Gilbert H. Glaser, MD, FAAN, who served as president of the AAN from 1973 to 1975, died on January 21, 2012. Glaser, who was 91, had been quite disabled by spinal stenosis and diabetic neuropathy in recent years, according to AAN President Elect Timothy A. Pedley, MD, FAAN.
Glaser was one of the post-World War II neurologists who solidified the profession's status as a distinct specialty apart from internal medicine. He was internationally known as a leading epilepsy researcher and authority on EEG, but he was also recognized as an excellent general neurologist of wide experience. He was the founding chair of the neurology department at Yale University, a position he held from 1971 until his semiretirement in 1987. He retired fully in 1991.
Glaser believed strongly in disease-oriented laboratory research and emphasized the importance of this in training students, residents, and fellows. He established the comprehensive epilepsy center at Yale and was the principal investigator of an NIH-funded program grant supporting epilepsy research. In his work in epilepsy, Glaser expanded treatment through both surgical and non-surgical techniques. He developed a keen understanding of how anticonvulsant drugs work and which drugs offered the best treatment for various types of seizures. Through both his research and academic endeavors, Glaser built the epilepsy program at Yale into one of the leading programs in the world.
Robert B. Daroff, MD, FAAN, was one of the "Glaserian ganglion," as Glaser's former residents referred to themselves. "Gil had an encyclopedic knowledge of neurology, as well as an eidetic memory; he never forgot anything he read," Daroff said. "One day I showed him an article about a subject we had discussed. He just seemed to glance at it and said, 'Interesting.' I was disappointed that he seemed so dismissive. About six months later, at a conference, he referred to the article ('that Bob Daroff brought to my attention') and discussed it at length. I had forgotten most of the details, but not Gil. During my years at Yale (1962-65), there was only one other full-time attending neurologist at New Haven Hospital. Thus, we made rounds with Gil every day, unless he was out of town. We learned to think like him. For years after finishing, when I was confronted with a difficult problem, my mind always jumped to, 'What would Dr. Glaser do?', and it turned out to be the correct decision."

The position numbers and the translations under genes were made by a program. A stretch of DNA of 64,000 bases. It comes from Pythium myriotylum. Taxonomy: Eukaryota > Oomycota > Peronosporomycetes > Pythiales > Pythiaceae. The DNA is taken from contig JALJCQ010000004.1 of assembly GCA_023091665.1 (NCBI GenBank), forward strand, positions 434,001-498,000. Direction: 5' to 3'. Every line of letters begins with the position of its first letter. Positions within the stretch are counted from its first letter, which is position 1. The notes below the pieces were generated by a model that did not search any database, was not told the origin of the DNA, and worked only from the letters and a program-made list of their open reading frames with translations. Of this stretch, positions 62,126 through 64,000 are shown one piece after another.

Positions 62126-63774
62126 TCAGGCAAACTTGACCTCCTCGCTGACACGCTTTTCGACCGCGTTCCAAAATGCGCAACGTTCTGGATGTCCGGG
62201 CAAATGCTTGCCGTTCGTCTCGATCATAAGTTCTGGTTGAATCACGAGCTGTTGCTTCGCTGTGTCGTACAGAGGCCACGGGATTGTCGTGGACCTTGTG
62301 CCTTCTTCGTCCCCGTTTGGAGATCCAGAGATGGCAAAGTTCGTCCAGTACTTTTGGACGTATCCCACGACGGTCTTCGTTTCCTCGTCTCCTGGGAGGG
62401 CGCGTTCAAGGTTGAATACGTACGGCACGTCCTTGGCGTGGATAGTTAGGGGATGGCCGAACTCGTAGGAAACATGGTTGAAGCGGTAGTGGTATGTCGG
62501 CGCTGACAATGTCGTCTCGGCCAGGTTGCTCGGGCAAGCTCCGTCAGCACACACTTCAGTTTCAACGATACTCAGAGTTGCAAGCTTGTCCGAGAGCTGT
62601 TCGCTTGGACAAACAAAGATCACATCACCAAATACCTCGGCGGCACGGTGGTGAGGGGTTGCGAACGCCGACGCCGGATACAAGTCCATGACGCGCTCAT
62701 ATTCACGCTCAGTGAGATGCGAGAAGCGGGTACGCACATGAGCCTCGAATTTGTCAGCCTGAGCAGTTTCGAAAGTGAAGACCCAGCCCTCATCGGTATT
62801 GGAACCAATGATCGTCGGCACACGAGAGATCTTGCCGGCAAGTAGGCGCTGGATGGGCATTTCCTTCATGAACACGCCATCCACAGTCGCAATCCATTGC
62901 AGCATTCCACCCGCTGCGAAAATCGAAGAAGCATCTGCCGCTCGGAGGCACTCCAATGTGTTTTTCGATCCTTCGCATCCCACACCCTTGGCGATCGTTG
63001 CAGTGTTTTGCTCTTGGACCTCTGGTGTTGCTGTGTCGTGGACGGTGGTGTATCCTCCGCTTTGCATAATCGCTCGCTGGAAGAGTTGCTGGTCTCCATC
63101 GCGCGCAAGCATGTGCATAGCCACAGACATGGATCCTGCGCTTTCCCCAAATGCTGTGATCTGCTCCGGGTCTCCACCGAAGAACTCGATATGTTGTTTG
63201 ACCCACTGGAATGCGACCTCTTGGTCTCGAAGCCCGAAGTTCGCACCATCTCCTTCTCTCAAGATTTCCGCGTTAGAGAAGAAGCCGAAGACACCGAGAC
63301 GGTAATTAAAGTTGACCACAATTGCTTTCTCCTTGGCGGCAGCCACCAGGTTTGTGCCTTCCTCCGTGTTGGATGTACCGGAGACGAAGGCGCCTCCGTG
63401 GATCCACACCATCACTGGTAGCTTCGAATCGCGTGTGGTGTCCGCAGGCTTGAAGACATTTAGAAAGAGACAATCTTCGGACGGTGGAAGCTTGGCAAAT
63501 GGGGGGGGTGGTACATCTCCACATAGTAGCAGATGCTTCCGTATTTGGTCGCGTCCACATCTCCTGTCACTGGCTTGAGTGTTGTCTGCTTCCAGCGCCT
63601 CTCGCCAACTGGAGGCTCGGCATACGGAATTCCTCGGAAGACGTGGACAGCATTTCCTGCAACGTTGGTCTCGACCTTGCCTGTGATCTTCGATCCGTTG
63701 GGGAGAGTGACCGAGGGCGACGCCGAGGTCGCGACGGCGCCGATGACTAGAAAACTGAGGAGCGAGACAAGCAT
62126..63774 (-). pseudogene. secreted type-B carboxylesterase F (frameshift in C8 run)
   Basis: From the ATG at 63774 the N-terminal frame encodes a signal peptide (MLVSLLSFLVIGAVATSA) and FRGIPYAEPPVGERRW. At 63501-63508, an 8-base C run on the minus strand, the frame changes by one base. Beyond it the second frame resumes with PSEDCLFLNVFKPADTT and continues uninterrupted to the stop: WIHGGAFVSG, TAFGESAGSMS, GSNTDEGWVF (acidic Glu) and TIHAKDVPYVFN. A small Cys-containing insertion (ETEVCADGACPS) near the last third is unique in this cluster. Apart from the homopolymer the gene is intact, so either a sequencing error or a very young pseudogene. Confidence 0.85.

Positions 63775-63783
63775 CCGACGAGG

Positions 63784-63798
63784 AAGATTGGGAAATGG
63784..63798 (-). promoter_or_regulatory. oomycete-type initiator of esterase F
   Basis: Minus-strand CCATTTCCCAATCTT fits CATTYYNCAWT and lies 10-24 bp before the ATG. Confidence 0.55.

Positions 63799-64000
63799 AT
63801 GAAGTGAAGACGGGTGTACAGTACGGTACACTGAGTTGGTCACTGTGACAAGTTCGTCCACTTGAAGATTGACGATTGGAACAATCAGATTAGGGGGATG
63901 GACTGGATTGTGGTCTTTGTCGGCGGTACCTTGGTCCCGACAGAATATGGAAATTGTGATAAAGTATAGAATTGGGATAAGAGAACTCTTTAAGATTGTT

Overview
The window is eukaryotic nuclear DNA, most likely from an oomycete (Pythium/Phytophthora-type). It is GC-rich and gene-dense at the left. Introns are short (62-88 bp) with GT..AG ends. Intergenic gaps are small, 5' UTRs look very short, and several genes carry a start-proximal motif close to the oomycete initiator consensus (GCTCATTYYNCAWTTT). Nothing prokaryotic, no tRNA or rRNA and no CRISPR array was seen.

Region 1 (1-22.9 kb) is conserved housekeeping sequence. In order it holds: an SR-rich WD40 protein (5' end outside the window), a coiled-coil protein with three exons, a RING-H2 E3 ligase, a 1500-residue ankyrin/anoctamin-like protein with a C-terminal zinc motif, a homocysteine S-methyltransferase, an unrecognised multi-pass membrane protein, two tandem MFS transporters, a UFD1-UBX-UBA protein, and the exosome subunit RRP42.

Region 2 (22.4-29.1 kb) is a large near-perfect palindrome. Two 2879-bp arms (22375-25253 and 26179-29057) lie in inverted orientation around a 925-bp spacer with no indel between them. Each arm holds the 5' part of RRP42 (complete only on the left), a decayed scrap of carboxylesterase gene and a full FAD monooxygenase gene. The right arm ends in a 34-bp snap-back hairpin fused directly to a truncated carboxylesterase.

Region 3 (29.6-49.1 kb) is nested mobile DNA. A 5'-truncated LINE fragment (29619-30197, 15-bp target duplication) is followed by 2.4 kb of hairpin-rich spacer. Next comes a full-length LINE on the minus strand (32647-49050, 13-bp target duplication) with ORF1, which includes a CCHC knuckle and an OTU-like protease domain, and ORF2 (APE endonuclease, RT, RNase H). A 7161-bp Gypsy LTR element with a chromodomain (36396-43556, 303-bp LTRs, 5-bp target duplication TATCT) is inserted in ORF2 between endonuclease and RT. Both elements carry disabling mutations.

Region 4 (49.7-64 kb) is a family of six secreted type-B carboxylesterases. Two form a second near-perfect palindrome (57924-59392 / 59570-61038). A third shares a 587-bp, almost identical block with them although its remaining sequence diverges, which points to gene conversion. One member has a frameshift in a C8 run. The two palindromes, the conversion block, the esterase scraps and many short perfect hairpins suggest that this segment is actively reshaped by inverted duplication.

Glaser was fortunate to be trained by two of the legends of neurology. After graduating from Columbia College with a zoology major, Glaser had been prepared to leave Columbia College of Physicians and Surgeons out of boredom with the curriculum but for the arrival of neurology pioneer Tracy Putnam. After graduating from Columbia in 1943, Glaser's neurology residency at the Neurological Institute of New York was with H. Houston Merritt. Glaser was then drafted and served as director of the EEG laboratory at Brooke Army Medical Center from 1946 through 1948. Following his discharge he became an assistant attending and chief of the neurology clinic at the Neurology Institute in New York. He moved to Yale in 1952 as assistant professor and head of the section of neurology. In 1963 he became professor of neurology at Yale.
Glaser was president of the American Epilepsy Society in 1963, and was presented with the organization's W.G. Lennox Award that year. He was editor of the journal Epilepsia from 1958 through 1976, and served on the editorial boards of many journals including the Journal of Neurological Sciences, Archives of Neurology, and the Journal of Nervous and Mental Diseases.
In honor of Glaser's work, Yale established an annual Gilbert H. Glaser Lectureship in 2006, and created the Gilbert H. Glaser Professorship. The current chair of neurology at Yale, David A. Hafler, MD, is the first incumbent of the Glaser Professorship.
Glaser is survived by his wife, Morffyd, and children, Gareth and Sara.